Days 19 to 24 – May 28 to June 2

The home stretch! George and I rose early-ish on Memorial Day and drove all the way from Austin to Memphis. Google clocked it as 647 miles, and it sure felt like it.

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The next morning we drove to Murfreesboro, Tennessee. George has been attending Middle Tennessee State University at Murfreesboro and recently transferred to Glenville State College here in West Virginia. He was anxious to see some friends on our way through, so we did what we could to make that happen. I went into Nashville and eventually found myself at Douglas Corner where I signed up for the open mic. That’s what a songwriter is supposed to do in Nashville, right? I was glad to meet up with my old buddy Ray Sisk, whom I knew from Asheville back in the 1980’s and haven’t seen in 35 years or more. Hi Ray!

George and I met up the next day and drove to Beanblossom, Indiana, where we attended the John Hartford Memorial Festival.

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John Hartford was a remarkably talented musician and songwriter and one of the most creative and prolific entertainers ever to pick up a banjo. Or a fiddle. Or whatever he darned well felt like. He wrote the song “Gentle on My Mind” when he was in his late 20’s. It was a huge hit for Glen Campbell and remains one of the most beloved and performed songs in the world. The success of “Gentle on My Mind” afforded John a rare and precious opportunity to follow his creative impulses wherever they would lead him. And they led him down several interesting paths over the next three decades. He wrote many more wonderful songs, became a  accomplished instrumentalist and was a champion of old-time music in Nashville. He also became an avid riverboat enthusiast and wrote and performed many songs on this theme.

During the last decade of his life, John spent a lot of time in West Virginia researching the music and life of Ed Haley, considered by many (John included) to be the best fiddler of all time. John was working on a book on this subject at the time of his death in 2001.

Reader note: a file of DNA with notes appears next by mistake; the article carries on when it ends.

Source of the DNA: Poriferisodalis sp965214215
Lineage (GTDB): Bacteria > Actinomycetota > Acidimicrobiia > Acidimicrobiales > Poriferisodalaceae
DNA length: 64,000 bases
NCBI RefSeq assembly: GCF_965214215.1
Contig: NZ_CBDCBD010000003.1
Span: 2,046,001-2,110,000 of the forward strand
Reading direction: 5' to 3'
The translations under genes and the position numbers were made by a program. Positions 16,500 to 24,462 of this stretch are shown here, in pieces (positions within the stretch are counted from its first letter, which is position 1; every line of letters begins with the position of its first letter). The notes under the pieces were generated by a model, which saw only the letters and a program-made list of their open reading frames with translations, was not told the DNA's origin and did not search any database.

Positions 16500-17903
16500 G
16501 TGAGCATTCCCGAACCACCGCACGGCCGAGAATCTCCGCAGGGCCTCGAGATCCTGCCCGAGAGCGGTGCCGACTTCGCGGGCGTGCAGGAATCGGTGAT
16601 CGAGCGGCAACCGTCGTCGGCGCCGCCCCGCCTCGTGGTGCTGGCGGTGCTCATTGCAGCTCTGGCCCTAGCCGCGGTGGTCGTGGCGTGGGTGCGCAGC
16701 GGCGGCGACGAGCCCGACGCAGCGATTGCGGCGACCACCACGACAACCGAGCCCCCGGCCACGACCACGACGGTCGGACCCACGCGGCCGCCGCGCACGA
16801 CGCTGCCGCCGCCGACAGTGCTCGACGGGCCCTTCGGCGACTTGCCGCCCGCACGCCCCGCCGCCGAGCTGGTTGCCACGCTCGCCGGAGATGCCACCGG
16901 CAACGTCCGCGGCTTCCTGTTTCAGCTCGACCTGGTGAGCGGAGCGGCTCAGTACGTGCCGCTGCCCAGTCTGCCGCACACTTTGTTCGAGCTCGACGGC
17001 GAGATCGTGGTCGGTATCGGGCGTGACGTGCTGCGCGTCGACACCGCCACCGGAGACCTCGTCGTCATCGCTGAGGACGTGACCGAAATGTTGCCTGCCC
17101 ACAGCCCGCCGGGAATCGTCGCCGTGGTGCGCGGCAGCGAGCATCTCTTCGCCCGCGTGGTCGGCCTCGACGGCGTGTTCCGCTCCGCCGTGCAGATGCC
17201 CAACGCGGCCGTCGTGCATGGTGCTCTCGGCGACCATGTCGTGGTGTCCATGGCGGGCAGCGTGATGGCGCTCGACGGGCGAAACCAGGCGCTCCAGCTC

I recently wrote a song called “When John Hartford Met Ed Haley” and submitted it to the John Hartford Memorial Festival Songwriting Challenge, and won third place. Part of my prize was a pass to the festival and an opportunity to perform the song on the main stage of the festival.

Digital Camera

George and I enjoyed the festival. It as a little hot, then a little rainy, then a little hot, and on and on like that, but we still had a good time. I think George had other things on his mind than taking photographs, so I have borrowed some additional images from the Web site https://www.johnhartfordmemfest.com/home

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Tired and muddy, George and I decided to head home on Saturday – one day earlier than we had originally planned.

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It was a most excellent adventure and a time I will never forget. I loved the scenery, the generosity and kind hospitality we received, the opportunity to play a lot of music, and the chance to see friends and family. But without a doubt, the highlight of the trip for me was getting to experience it with my son George. Few fathers and sons have this opportunity to spend 24 days together, travel more than 5,000 miles, and share the music and experiences that George and I have had during the past month. I love you, George!

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Photograph courtesy of Gary Mortensen.
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